Thursday, February 20, 2014

The Sun Through Troubled Eyes is the Sun Nonetheless

Vincent Van Gogh
Yesterday afternoon Parrish thought Honey and I had been kidnapped.  He was frantic to know if we were safe.  He was desperate to help us but didn’t know where we were.  I was able to assure him that we are fine, safe at home, but I began to question his readiness to come home on Monday, his target date for dismissal from the crisis unit.

This morning at 6:30 he was in Ft. Lauderdale.  He cancelled his flight, something about hats and a 30 day hold.  I never could understand.  He wanted me to call and buy him a bus ticket.  He said it was all bullshit.

At 7:30 he said to cancel the bus ticket, that he would just wait for me to pick him up there.  When I asked where he is, he said he’s was in Gateway, waiting, counting the minutes until I pick up and get him out of there.

The above is about 25% of what he said.  The rest was unintelligible.  This is Thursday, and Monday is just four days away.  I’m daunted by the prospect of his dismissal, but I’m ready.  I’ve made concrete plans for his care at home.

After P’s dismissal, assuming that it happens as planned, I will take him to the be enrolled in a home care plan.  It’s through a public agency that coordinates with Gateway and provides home monitoring of psychiatric patients who are at high risk for readmission.  His case will be managed by a RN who works closely with the agency’s psychiatrist.  A health care professional will visit at least three times a week, more often if needed. There is a professional on call around the clock for emergencies. 

As P stabilizes, the home visits can evolve into excursions.  A medical pro will be able to pick him up and take him to Starbucks or someplace where they can sit and talk while he or she does the evaluation.  These people will take him to the appropriate meetings at Gateway if we choose for him to go.  We already have a good advocate in AA, and as soon as he is stable and oriented enough, he’ll be going to meetings again.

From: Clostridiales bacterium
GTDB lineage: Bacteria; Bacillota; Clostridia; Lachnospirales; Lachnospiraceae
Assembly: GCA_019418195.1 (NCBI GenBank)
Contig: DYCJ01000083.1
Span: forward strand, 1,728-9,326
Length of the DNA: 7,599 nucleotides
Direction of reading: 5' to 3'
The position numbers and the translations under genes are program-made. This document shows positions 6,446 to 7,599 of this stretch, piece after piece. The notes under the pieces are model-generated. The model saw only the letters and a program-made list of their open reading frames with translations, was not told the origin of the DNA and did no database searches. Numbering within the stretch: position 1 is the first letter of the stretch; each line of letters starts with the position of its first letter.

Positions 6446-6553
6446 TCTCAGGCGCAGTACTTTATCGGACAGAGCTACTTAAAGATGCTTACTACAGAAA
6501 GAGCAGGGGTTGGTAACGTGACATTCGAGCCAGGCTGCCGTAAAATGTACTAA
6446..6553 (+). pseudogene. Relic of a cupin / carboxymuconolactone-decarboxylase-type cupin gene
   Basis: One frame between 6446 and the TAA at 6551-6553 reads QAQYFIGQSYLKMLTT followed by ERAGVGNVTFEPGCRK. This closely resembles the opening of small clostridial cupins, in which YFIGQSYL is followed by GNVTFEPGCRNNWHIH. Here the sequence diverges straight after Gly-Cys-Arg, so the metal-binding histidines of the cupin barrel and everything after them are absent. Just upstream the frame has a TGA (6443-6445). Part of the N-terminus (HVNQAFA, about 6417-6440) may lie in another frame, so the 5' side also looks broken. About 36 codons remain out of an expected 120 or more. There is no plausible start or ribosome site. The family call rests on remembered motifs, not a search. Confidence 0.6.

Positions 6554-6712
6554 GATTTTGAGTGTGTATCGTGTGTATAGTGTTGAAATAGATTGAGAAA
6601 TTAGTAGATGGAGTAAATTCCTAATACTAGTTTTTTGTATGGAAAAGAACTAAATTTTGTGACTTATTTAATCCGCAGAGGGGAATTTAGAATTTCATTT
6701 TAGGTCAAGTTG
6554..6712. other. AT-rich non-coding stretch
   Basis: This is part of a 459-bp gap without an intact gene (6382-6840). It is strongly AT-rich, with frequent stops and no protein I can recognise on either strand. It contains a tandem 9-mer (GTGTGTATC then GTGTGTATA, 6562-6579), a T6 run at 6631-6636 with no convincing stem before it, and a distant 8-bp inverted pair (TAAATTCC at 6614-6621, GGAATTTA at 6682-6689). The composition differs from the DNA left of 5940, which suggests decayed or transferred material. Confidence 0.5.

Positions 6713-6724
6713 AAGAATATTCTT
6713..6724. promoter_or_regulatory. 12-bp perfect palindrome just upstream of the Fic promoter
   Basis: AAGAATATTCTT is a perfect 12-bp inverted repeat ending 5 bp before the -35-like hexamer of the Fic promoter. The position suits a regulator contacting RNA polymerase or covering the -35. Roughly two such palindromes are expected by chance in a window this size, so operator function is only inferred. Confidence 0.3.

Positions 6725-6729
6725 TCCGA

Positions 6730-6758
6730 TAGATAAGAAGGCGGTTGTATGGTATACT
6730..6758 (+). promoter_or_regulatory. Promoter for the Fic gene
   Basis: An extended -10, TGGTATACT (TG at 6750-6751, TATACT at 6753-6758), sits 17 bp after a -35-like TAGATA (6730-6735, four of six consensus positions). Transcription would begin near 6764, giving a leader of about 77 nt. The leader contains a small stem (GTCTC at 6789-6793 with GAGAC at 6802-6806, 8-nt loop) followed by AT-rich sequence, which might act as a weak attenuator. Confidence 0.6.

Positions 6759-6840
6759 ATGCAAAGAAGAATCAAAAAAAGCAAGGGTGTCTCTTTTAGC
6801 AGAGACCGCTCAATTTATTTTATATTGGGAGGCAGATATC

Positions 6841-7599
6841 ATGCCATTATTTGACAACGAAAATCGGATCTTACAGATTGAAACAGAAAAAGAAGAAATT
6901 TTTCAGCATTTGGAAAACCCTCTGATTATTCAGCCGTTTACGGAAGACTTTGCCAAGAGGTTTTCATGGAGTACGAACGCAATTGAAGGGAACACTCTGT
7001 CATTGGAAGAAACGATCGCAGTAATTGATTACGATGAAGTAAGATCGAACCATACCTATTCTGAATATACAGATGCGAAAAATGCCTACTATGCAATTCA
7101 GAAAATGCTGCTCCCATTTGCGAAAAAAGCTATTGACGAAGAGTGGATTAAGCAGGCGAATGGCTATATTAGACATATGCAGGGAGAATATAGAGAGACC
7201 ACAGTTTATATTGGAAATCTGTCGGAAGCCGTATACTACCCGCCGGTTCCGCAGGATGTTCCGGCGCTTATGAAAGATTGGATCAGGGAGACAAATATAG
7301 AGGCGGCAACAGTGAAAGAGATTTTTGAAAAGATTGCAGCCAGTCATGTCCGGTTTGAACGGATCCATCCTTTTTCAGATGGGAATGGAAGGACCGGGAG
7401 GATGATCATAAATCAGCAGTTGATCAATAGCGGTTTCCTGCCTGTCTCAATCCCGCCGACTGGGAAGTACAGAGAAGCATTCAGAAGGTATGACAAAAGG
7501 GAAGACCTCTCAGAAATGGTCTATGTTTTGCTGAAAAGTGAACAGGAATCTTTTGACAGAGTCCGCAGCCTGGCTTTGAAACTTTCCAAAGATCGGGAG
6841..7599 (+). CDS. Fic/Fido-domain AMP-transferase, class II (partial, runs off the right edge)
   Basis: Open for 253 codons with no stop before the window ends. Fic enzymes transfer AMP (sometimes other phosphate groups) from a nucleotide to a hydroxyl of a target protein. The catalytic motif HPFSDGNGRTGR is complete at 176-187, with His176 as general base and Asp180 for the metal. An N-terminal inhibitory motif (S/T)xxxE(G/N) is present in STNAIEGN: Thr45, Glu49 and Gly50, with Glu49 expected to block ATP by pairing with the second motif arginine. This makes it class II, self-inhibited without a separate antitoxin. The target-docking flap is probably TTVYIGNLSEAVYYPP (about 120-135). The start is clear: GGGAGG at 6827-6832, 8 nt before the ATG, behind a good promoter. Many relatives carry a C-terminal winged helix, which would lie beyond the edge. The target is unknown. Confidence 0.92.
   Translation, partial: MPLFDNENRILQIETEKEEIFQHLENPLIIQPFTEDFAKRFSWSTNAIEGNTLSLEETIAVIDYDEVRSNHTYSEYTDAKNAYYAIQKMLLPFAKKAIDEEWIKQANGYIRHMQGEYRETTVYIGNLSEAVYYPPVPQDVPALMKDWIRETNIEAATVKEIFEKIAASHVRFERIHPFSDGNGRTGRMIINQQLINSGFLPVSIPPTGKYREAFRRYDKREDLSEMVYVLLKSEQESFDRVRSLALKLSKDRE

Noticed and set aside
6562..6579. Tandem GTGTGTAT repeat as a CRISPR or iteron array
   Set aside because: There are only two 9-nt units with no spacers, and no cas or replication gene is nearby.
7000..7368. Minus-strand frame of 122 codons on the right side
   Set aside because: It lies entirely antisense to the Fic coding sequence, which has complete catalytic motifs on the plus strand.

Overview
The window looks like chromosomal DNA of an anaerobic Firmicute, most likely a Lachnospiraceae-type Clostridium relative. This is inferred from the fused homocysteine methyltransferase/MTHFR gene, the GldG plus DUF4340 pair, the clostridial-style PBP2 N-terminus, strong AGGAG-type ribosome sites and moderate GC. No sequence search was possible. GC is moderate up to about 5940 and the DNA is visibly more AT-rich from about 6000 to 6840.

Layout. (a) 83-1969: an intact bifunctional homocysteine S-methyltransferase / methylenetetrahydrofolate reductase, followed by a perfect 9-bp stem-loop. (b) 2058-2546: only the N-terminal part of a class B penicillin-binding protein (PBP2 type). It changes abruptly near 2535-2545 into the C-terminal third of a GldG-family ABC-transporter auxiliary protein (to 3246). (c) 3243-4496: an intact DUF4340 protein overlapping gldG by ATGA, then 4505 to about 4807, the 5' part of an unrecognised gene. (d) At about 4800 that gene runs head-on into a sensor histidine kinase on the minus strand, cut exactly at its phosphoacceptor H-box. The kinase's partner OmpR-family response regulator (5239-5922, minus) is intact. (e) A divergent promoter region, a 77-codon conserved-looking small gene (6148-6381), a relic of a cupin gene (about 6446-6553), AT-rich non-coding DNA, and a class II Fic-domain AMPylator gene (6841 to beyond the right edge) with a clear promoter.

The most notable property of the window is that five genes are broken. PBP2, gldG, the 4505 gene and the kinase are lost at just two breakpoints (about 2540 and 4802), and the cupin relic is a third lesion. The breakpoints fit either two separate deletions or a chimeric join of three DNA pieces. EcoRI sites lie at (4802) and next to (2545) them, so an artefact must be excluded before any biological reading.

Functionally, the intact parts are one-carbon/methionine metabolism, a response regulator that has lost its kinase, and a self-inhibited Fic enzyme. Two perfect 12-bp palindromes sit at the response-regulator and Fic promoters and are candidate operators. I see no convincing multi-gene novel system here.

He is required to see a psychiatrist at least once a month, and luckily for us, he may see a private doctor.  We already have a doctor lined up for him.  My understanding is that the private doctor will manage medication in coordination with the agency’s doctor, that she will have the final say-so about what P takes.  It is  very important to me that, when P is dismissed from home care, he have a doctor he knows and trusts and won’t face “breaking in” a new psychiatrist.  That kind of continuing care is a big part of making this work, I think.
He must also see a therapist at least once a week, and again, we will use a private person so P’s care will be continuous and uninterrupted.
I fought to get Parrish in this program.  The moment Wayne, the social worker at the Gateway crisis unit, told me of its existence, I began doing everything I could to make it happen for us.  I used the word “us” advisedly.  This kind of support will make it easier for me as well as for my son.  It will provide periods of solitude, down time I so need in order to maintain my mental balance, my sense of being grounded, my ability to be supportive.  I enlisted the support of Dr. Snow and tried to stay in close touch with Wayne about it.  On Tuesday, I got the good news that Parrish was approved.
It gets better.  Sophie - I’ve mentioned her before - will come to stay with us for a while.  She is my support person.  She is perhaps the steadiest person I have ever known, and she will infuse this flat with her positive energy, her total lack of judgement.  She will find a way to make us all feel better.

And then there is Lawrence, loving, concerned and willing to help in any way.  His support gives me hope and strength and, knowing that I am not in this alone is a comfort.  Melissa opened the door between Lawrence and me, and to her I will be grateful forever.

No, none of us knows how this will play out.  It will be difficult for every one, especially Parrish.  After all, he’s battling demons I will never know, never understand.  His father and I will suffer with and for him.  But the only way I know to make this work is to believe it will.  If I thought this would end in tragedy, I couldn’t do it.  There is always room for a miracle. 


It is my hope that someone will take hope from the reading of this post.  If you have a loved one in crisis, get involved and advocate for that person.  You may not have a great support system as I do, but there is much you can do on your own.  Obtain guardianship, if appropriate, so you can be an active participant in your loved one’s care.  Either way, plan for the future.  I spent years “putting out fires” and thinking the problems would disappear in the ashes.  They didn't.  Ask questions, and if you don’t get the answers you need, keep asking.  I am astonished at the resources here in this small coast community that I did not know existed.  Do some digging.  Don’t give up.

Copyright 2014 cj Schlottman

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